Now the constitution of the world being with them after this or a similar fashion, God, he says, fashioned man by taking soil from the earth. And he made him not single but double, according to the image and likeness. And the Image is the spirit moving above the water, which, if its imaging is not perfected, perishes together with the world, seeing that it remains only in potentiality and does not become in actuality. And this is the meaning of the Scripture, he says: "Lest we be condemned together with the world."(11) But if its imaging should be perfected and it should be generated from an indivisible point, as it is written in his Revelation, the small shall become great. And this great shall continue for the boundless and changeless eternity (æon), inasmuch as it is no longer in the process of becoming.

How and in what manner, then, he asks, does God fashion man? In the Garden (Paradise), he thinks. We must consider the womb a Garden, he says, and that this is the case, the Scripture tells us when it says, "I am he who fashioned thee in thy mother's womb,"(12) for he would have it written in this way. In speaking of the Garden, he says, Moses allegorically referred to the womb, if we are to believe the Word.

And, if God fashions man in his mother's womb, that is to say in the Garden, as I have already said, the womb must be taken for the Garden, and Eden for the region (surrounding the womb), and the "river going forth from Eden to water the Garden,"(13) for the navel. This navel, he says, is divided into four channels, for on either side of the navel two air-ducts are stretched to convey the breath, and two veins(14) to convey blood. But when, he says, the navel going forth from the region of Eden is attached to the foetus in the epigastric region, that which is commonly called by everyone the navel(15) .... and the two veins by which the blood flows and is carried from the Edenic region through what are called the gates of the liver, which nourish the foetus. And the air-ducts, which we said were channels for breath, embracing the bladder on either side in the region of the pelvis, are united at the great duct which is called the dorsal aorta. And thus the breath passing through the side doors towards the heart produces the movement of the embryo. For as long as the babe is being fashioned in the Garden, it neither takes nourishment through the mouth, nor breathes through the nostrils. For seeing that it is surrounded by the waters (of the womb), death would instantly supervene, if it took a breath; for it would draw after it the waters and so perish. But the whole (of the foetus) is wrapped up in an envelope, called the amnion, and is nourished through the navel and receives the essence of the breath through the dorsal duct, as I have said.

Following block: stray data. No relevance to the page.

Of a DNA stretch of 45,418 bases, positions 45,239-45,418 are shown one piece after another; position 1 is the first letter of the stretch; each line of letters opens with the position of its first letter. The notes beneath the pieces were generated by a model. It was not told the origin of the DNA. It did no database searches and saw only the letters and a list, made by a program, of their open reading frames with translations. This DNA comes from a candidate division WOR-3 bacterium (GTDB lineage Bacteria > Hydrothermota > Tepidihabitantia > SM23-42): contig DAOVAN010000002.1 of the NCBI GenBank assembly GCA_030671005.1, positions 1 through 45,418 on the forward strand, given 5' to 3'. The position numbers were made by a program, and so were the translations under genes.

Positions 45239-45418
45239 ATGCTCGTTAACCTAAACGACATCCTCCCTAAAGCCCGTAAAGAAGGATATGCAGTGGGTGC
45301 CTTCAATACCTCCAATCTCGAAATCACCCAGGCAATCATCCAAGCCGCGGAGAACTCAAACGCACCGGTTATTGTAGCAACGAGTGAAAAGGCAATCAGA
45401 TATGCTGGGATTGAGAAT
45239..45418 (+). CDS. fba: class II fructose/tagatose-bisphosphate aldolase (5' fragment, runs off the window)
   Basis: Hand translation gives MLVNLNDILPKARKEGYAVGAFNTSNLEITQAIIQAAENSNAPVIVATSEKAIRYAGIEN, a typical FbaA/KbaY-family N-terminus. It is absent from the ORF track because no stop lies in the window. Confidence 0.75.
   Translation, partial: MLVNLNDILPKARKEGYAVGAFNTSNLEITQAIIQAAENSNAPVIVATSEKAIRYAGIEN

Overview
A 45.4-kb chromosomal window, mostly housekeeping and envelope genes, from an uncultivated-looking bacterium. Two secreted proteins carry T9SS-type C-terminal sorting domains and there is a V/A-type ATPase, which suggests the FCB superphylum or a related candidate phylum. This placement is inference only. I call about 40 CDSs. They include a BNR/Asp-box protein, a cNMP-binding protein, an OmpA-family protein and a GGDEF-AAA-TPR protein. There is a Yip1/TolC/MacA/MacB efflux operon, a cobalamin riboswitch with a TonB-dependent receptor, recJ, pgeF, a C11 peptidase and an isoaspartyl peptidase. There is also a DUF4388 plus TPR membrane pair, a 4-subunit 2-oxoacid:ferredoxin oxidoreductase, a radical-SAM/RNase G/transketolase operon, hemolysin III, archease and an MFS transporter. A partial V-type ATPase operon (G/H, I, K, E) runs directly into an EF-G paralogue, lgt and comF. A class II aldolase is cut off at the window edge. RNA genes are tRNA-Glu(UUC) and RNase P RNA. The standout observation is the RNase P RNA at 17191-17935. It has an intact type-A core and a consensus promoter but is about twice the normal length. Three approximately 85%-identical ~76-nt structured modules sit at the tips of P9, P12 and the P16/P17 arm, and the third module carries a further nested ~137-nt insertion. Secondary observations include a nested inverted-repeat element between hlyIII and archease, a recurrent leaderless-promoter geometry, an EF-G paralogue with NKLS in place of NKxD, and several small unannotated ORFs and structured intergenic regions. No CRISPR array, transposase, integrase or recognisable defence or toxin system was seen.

15. The river, therefore, he says, which goes out of Eden, is divided into four channels, four ducts, that is to say; into four senses of the foetus: sight, (hearing),(16) smelling, taste and touch. For these are the only senses the child has while it is being formed in the Garden.

This, he says, is the law which Moses laid down, and in accordance with this very law each of his books was written, as the titles show. The first book is Genesis, and the title of the book, he says, is sufficient for a knowledge of the whole matter. For this Genesis, he says, is sight, which is one division of the river. For the world is perceived by sight.

The title of the second book is Exodus. For it was necessary for that which is born to travel through the Red Sea, and pass towards the Desert -- by Red the blood is meant, he says -- and taste the bitter water. For the "bitter," he says, is the water beyond the Red Sea, inasmuch as it is the path of knowledge of painful and bitter things which we travel along in life. But when it is changed by Moses, that is to say by the Word, that bitter (water) becomes sweet. And that this is so, all may hear publicly by repeating after the poets:

"In root it was black, but like milk was the flower. Holy the Gods call it. For mortals to dig it up is difficult; but Gods can do all things."(17)

16. Sufficient, he says, is what is said by the Gentiles for a knowledge of the whole matter, for those who have ears for hearing. For he who tasted this fruit, he says, was not only not changed into a beast by Circe, but using the virtue of the fruit, reshaped those who had been already changed into beasts, into their former proper shape, and restruck and recalled their type. For the true man and one beloved by that sorceress is discovered by this milk-white divine fruit, he says.